Summers at Academy, as I am sure you could guess, vary by year. After fourth class year we have two phases of summer training and a leave period. Due to shoulder surgery back in the winter I was not able to travel aboard the Eagle like the rest of my classmates, so unfortunately I do not have any thrilling stories about the high seas. I did however have the opportunity to go to Station New London for five weeks and Cutter Maple in Sitka, Alaska for six.
A typical day at the station consisted of shadowing the watch stander, typically junior enlisted personnel, and then helping the deck force clean and maintain equipment. When time allowed I worked with the Gunner's Mate and Maritime Law Enforcement Specialist on various weapons and pyro. Time spent in the armory was by far my favorite part of being at the station and it broadened my perspective of opportunities in the Coast Guard. Leaving Station New London I had a better idea of how real people used their passions and talents to accomplish a multitude of missions; an application that couldn't be learned in a classroom setting at the Academy.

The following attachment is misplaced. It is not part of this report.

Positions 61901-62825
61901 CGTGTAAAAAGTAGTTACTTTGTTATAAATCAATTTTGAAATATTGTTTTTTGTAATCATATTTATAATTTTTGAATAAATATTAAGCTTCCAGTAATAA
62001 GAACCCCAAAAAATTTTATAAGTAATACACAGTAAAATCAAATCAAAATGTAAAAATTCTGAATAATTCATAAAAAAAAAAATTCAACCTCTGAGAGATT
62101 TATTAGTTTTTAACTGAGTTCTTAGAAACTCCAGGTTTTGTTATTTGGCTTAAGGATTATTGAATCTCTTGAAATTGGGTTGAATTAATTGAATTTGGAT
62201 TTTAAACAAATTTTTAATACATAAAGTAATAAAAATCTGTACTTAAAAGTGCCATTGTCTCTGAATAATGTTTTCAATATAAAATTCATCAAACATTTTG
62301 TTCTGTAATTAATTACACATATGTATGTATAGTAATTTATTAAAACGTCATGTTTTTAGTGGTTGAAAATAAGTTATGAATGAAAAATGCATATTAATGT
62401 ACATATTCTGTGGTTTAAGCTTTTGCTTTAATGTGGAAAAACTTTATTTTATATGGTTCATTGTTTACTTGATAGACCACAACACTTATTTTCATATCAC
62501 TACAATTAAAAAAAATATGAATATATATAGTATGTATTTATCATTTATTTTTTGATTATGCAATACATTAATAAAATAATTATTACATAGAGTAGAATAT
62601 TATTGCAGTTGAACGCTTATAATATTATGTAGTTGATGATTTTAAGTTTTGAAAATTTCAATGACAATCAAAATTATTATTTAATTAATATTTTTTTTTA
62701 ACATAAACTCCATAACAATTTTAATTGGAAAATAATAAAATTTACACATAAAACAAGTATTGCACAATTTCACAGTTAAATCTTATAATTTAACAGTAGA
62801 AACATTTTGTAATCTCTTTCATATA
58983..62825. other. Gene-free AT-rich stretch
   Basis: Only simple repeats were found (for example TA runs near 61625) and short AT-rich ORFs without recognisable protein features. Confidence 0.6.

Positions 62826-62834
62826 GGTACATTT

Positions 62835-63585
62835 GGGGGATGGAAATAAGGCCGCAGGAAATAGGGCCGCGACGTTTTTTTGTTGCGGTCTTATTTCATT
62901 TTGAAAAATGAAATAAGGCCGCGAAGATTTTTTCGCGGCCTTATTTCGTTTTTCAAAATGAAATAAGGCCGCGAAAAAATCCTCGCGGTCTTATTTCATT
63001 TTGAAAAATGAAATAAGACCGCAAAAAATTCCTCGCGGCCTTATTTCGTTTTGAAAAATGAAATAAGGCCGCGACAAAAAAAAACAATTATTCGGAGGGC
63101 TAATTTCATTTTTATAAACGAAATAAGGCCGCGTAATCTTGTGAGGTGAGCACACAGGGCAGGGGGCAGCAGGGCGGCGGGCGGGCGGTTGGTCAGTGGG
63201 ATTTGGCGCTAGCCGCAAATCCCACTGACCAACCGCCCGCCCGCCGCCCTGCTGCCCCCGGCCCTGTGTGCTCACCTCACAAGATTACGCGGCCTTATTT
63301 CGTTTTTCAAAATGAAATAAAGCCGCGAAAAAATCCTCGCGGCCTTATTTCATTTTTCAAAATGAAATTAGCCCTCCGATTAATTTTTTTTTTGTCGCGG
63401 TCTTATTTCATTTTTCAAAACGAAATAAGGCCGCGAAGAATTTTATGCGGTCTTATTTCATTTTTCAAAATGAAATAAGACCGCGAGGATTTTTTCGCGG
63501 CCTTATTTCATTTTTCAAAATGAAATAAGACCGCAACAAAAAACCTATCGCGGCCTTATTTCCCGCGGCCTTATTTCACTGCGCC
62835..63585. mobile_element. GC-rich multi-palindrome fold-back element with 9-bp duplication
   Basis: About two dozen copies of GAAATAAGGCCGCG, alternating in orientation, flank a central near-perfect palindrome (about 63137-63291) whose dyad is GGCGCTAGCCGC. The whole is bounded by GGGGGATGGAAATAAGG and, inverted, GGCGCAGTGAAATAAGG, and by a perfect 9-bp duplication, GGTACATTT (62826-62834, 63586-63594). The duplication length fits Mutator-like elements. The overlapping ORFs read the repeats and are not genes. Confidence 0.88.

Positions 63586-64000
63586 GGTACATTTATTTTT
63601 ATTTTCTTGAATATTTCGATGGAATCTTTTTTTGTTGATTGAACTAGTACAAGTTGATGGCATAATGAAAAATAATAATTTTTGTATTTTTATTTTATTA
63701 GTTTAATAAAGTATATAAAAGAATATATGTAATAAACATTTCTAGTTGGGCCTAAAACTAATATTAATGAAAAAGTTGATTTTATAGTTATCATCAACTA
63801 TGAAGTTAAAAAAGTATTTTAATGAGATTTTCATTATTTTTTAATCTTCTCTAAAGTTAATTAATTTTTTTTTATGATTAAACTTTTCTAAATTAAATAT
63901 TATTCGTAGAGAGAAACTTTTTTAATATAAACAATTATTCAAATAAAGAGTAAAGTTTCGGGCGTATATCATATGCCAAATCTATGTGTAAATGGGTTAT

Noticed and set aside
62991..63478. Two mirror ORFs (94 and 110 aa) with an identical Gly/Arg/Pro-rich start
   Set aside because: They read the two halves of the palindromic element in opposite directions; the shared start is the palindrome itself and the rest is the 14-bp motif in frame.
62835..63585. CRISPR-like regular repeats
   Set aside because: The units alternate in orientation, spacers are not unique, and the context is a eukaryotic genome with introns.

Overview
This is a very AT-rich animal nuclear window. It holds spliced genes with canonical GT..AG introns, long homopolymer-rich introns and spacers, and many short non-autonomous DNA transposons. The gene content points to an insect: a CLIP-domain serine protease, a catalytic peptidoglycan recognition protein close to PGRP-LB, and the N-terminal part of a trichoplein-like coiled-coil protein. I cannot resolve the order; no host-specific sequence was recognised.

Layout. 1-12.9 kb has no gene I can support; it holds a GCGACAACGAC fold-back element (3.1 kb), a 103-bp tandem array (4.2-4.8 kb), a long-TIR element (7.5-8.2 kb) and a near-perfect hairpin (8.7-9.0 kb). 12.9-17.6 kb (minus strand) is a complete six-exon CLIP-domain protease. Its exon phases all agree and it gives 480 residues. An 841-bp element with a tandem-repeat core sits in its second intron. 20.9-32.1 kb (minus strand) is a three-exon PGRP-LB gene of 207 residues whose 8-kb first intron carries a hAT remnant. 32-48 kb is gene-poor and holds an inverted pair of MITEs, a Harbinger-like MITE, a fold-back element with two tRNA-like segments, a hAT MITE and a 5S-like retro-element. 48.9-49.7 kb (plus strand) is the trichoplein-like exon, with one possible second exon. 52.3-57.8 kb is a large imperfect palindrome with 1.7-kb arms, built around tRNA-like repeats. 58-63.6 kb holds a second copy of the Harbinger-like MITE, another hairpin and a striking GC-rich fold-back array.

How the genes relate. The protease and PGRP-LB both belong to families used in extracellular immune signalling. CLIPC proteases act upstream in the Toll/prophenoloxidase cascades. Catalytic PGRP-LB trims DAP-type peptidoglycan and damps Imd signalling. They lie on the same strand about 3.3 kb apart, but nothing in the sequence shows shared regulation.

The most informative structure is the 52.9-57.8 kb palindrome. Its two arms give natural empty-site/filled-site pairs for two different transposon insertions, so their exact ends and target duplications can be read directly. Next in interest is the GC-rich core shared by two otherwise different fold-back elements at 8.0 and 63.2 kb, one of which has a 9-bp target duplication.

On June 15th I was medically cleared to go to CGC Maple, a buoy tender in Sitka, Alaska. Prior to this summer I had never travelled west of Pennsylvania: going to Sitka was one of the most wild and amazing experiences of my life. While the cutter was in Charlie status, under repair for the engines, I was able to be a very active member of the in-port crew. I learned dozens of skills with the most prominent being basic damage control, watch standing, and skills to handling weapons. But those were the skills the Academy directly instructed us to learn, skills they felt would be the most helpful for a junior officer to understand. In my opinion however it was the mediocre, monotonous tasks that taught me about the people I want to work with, which is what I most look forward to. I learned how to pull up nonskid and put it down, how to scrape off paint and then re-paint, to dog hatches and close scuttles before going underway, to properly cut an onion, to make a gasket by hand, to start a fire pump, to test general alarms, and to climb the mast at sunset. The crew of the Maple taught me to quote the film "Pitch Perfect", to sing and dance to 'N Sync, to hike mountains and a volcano, to win the show "Chopped", to strut in a Fourth of July parade, and to play shuffleboard. Looking back at this set of skills some may seem more impressive than do others: in all, the development of this skill set allowed me to immerse myself as part of the crew and set expectations for myself as an officer candidate. It was bittersweet to leave Alaska a few days ago, but knowing that I have the opportunity to work with the best crew in the Coast Guard is motivation enough to work hard this school year.
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